Remote sensing image scene classification acts as an important task in remote sensing image applications, which benefits from the pleasing performance brought by deep convolution neural networks (CNNs). When applying deep models in this task, the challenges are, on one hand, that the targets with highly different scales may exist in the image simultaneously and the small targets could be lost in the deep feature maps of CNNs; and on the other hand, the remote sensing image data exhibits the properties of high inter-class similarity and high intra-class variance. Both factors could limit the performance of the deep models, which motivates us to develop an adaptive decision-level information fusion framework that can incorporate with any CNN backbones. Specifically, given a CNN backbone that predicts multiple classification scores based on the feature maps of different layers, we develop a pluginable importance factor generator that aims at predicting a factor for each score. The factors measure how confident the scores in different layers are with respect to the final output. Formally, the final score is obtained by a class-wise and weighted summation based on the scores and the corresponding factors. To reduce the co-adaptation effect among the scores of different layers, we propose a stochastic decision-level fusion training strategy that enables each classification score to randomly participate in the decision-level fusion. Experiments on four popular datasets including the UC Merced Land-Use dataset, the RSSCN 7 dataset, the AID dataset, and the NWPU-RESISC 45 dataset demonstrate the superiority of the proposed method over other state-of-the-art methods. Full article
(This article belongs to the Special Issue A Review of Computer Vision for Remote Sensing Imagery)
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Article
Object-Oriented Building Contour Optimization Methodology for Image Classification Results via Generalized Gradient Vector Flow Snake Model
Remote Sens. 2021, 13(12), 2406; https://0-doi-org.brum.beds.ac.uk/10.3390/rs13122406 - 19 Jun 2021
Viewed by 570
Abstract
Building boundary optimization is an essential post-process step for building extraction (by image classification). However, current boundary optimization methods through smoothing or line fitting principles are unable to optimize complex buildings. In response to this limitation, this paper proposes an object-oriented building contour [...] Read more.
Building boundary optimization is an essential post-process step for building extraction (by image classification). However, current boundary optimization methods through smoothing or line fitting principles are unable to optimize complex buildings. In response to this limitation, this paper proposes an object-oriented building contour optimization method via an improved generalized gradient vector flow (GGVF) snake model and based on the initial building contour results obtained by a classification method. First, to reduce interference from the adjacent non-building object, each building object is clipped via their extended minimum bounding rectangles (MBR). Second, an adaptive threshold Canny edge detection is applied to each building image to detect the edges, and the progressive probabilistic Hough transform (PPHT) is applied to the edge result to extract the line segments. For those cases with missing or wrong line segments in some edges, a hierarchical line segments reconstruction method is designed to obtain complete contour constraint segments. Third, accurate contour constraint segments for the GGVF snake model are designed to quickly find the target contour. With the help of the initial contour and constraint edge map for GGVF, a GGVF force field computation is executed, and the related optimization principle can be applied to complex buildings. Experimental results validate the robustness and effectiveness of the proposed method, whose contour optimization has higher accuracy and comprehensive value compared with that of the reference methods. This method can be used for effective post-processing to strengthen the accuracy of building extraction results. Full article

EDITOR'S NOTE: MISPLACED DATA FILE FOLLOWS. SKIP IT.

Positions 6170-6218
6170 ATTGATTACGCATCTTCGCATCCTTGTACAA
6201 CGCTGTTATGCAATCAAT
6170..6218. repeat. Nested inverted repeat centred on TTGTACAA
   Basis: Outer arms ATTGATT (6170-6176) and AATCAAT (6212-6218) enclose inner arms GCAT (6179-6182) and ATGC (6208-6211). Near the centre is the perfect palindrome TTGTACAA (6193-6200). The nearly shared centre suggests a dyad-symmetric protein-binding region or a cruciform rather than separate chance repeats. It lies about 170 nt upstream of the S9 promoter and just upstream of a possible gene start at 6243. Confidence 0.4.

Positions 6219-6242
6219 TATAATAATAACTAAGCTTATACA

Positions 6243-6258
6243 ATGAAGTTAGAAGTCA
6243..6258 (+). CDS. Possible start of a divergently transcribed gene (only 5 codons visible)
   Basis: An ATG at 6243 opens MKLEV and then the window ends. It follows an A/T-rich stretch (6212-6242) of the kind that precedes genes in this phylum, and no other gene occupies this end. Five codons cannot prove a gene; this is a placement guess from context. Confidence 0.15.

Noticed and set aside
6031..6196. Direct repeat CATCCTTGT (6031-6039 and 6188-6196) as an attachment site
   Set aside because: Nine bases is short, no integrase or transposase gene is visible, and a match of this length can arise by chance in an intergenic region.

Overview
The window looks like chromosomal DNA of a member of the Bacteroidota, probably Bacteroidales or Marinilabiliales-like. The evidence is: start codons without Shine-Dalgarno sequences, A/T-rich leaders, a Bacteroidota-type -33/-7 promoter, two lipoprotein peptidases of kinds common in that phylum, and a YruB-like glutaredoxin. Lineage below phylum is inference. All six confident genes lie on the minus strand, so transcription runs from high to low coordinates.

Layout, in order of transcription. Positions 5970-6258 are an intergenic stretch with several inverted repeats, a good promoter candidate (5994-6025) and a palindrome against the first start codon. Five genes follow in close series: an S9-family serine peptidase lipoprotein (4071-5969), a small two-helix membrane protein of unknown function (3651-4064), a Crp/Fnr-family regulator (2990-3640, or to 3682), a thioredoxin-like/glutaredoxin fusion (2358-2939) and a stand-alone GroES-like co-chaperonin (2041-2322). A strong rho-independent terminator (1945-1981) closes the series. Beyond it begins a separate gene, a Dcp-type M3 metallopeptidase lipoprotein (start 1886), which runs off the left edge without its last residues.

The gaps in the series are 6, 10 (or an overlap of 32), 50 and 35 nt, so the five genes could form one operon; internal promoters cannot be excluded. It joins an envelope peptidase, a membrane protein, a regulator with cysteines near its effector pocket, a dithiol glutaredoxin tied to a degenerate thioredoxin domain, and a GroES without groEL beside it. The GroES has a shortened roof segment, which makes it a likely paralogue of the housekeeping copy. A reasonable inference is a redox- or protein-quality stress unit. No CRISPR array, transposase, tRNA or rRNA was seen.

(This article belongs to the Special Issue A Review of Computer Vision for Remote Sensing Imagery)
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Article
Unsupervised Learning of Depth from Monocular Videos Using 3D-2D Corresponding Constraints
Remote Sens. 2021, 13(9), 1764; https://0-doi-org.brum.beds.ac.uk/10.3390/rs13091764 - 01 May 2021
Viewed by 424
Abstract
Depth estimation can provide tremendous help for object detection, localization, path planning, etc. However, the existing methods based on deep learning have high requirements on computing power and often cannot be directly applied to autonomous moving platforms (AMP). Fifth-generation (5G) mobile and wireless [...] Read more.
Depth estimation can provide tremendous help for object detection, localization, path planning, etc. However, the existing methods based on deep learning have high requirements on computing power and often cannot be directly applied to autonomous moving platforms (AMP). Fifth-generation (5G) mobile and wireless communication systems have attracted the attention of researchers because it provides the network foundation for cloud computing and edge computing, which makes it possible to utilize deep learning method on AMP. This paper proposes a depth prediction method for AMP based on unsupervised learning, which can learn from video sequences and simultaneously estimate the depth structure of the scene and the ego-motion. Compared with the existing unsupervised learning methods, our method makes the spatial correspondence among pixel points consistent with the image area by smoothing the 3D corresponding vector field based on 2D image, which effectively improves the depth prediction ability of the neural network. Our experiments on the KITTI driving dataset demonstrated that our method outperformed other previous learning-based methods. The results on the Apolloscape and Cityscapes datasets show that our proposed method has a strong universality. Full article
(This article belongs to the Special Issue A Review of Computer Vision for Remote Sensing Imagery)